Murphy v. State

Annotate this Case

496 S.W.2d 608 (1973)

Patrick Oneal MURPHY, Appellant, v. The STATE of Texas, Appellee.

No. 45137.

Court of Criminal Appeals of Texas.

June 27, 1973.

Rehearing Denied July 17, 1973.

Jack L. Coke, Dallas, for appellant.

Henry Wade, Dist. Atty., and Catharine T. Hill, Asst. Dist. Atty., Dallas, Jim D. Vollers, State's Atty., and Robert A. Huttash, Asst. State's Atty., Austin, for the State.



Appellant was tried before a jury and found guilty of the offense of theft over $50.00. Punishment was set by the court at 10 years under Art. 62, Vernon's Ann.P.C.

Testimony reveals that on the afternoon of May 27, 1970, Joseph T. Love took his 1968 Ford Mustang automobile to Ed Maher Ford Company in Dallas for repairs. Love left the automobile at the Ford agency, and was told it would be ready the following afternoon. Returning the next day, Love was told that his car was missing.

Several days later, Love was informed by the Dallas Police Department that his automobile had been located. Two Dallas police officers testified that at approximately 2:00 a. m. on the morning of May 30, 1970, they detected a speeding automobile, a 1968 Ford Mustang, being driven by appellant and proceeded to stop the car. After checking their "hot list" and finding that the car was listed as stolen, the officers questioned appellant on the scene as to how he came into possession of the car. He replied that he had gotten it from an "Uncle Martin Jones." Appellant was subsequently placed under arrest. Taking the stand in his own behalf, appellant testified that on May 28, 1970, the day the car was taken, he was at his mother's home in Oak Cliff. He further testified that he had had occasion to go to a shopping center in Dallas on Friday, May 29, 1970, where he ran into Martin Jones, a Negro, whom he had known for several years. Appellant stated that this Martin Jones was commonly referred to as "Uncle." According to appellant, he noticed the car which Martin Jones was driving, a 1968 Ford Mustang, and, after negotiations with Jones, an agreement was reached whereby appellant was to rent the car for the night of May 29, 1970. Appellant stated that, after attending a party that night, he took his date home, then was stopped for speeding on the way home and then arrested. There was no corroboration of appellant's story as appellant was the only witness called by the defense.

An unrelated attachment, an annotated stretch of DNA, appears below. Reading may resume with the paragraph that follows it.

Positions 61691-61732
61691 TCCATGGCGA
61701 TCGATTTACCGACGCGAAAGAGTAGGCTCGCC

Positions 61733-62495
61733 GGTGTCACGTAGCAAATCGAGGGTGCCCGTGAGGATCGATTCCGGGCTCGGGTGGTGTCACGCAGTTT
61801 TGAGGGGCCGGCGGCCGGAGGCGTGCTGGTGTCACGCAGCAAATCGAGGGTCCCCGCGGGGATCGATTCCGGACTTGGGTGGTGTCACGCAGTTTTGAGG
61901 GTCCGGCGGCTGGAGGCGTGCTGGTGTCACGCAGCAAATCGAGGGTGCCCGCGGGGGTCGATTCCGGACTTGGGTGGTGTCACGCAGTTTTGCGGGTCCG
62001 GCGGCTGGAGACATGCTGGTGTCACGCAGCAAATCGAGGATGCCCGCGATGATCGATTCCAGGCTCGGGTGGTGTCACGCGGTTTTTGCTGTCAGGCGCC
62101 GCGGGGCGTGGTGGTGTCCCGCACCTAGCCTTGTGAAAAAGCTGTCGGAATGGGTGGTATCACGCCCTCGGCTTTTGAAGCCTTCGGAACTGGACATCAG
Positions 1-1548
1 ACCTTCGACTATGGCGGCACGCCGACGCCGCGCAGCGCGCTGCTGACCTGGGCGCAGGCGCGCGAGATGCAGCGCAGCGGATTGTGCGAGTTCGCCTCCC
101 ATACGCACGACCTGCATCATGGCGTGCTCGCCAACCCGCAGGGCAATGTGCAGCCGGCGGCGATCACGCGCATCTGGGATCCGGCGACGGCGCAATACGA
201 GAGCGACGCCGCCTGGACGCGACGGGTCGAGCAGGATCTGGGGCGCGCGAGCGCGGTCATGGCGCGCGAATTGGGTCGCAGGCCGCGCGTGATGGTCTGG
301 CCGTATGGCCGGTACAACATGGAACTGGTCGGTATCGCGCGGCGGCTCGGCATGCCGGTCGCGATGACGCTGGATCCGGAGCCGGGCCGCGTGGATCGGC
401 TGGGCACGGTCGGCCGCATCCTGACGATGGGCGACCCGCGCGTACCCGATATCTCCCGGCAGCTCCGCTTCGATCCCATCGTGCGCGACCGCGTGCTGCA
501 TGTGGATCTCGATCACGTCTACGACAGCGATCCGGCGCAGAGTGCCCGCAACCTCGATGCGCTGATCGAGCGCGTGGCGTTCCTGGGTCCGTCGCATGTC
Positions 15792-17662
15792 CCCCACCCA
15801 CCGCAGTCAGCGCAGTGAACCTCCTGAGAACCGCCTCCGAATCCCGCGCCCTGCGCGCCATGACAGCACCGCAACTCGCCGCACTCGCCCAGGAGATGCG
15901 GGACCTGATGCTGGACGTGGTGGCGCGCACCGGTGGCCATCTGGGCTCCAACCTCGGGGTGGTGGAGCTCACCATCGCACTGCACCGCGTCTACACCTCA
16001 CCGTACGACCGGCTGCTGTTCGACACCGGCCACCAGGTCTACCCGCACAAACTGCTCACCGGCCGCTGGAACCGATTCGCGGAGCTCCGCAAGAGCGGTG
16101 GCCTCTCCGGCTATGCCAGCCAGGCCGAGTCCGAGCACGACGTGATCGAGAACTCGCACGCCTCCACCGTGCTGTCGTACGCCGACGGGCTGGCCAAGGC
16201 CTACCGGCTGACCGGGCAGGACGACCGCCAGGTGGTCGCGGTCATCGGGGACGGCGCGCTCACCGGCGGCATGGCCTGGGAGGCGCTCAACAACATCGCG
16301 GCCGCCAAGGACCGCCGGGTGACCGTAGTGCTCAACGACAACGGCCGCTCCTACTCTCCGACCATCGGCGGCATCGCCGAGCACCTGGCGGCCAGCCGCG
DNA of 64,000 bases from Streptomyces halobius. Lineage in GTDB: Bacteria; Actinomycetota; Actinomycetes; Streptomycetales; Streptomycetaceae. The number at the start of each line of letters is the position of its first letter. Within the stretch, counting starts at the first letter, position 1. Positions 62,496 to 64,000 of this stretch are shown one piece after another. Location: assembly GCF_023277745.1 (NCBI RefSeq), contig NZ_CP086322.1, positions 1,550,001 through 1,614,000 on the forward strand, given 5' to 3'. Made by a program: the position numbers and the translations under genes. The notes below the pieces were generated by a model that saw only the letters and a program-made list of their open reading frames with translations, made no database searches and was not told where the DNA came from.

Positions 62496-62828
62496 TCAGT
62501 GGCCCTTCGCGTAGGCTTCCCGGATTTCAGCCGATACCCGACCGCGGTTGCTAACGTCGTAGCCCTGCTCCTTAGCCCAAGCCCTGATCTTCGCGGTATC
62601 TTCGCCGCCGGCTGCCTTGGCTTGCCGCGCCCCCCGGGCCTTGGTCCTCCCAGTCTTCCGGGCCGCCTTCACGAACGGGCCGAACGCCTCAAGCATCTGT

Appellant cites three grounds of error for this Court to consider, one of which is an allegation that reversible error was committed when a witness called by the State, Leroy Moore, was allowed to testify even though he had been present in the courtroom in violation of the rule while appellant testified.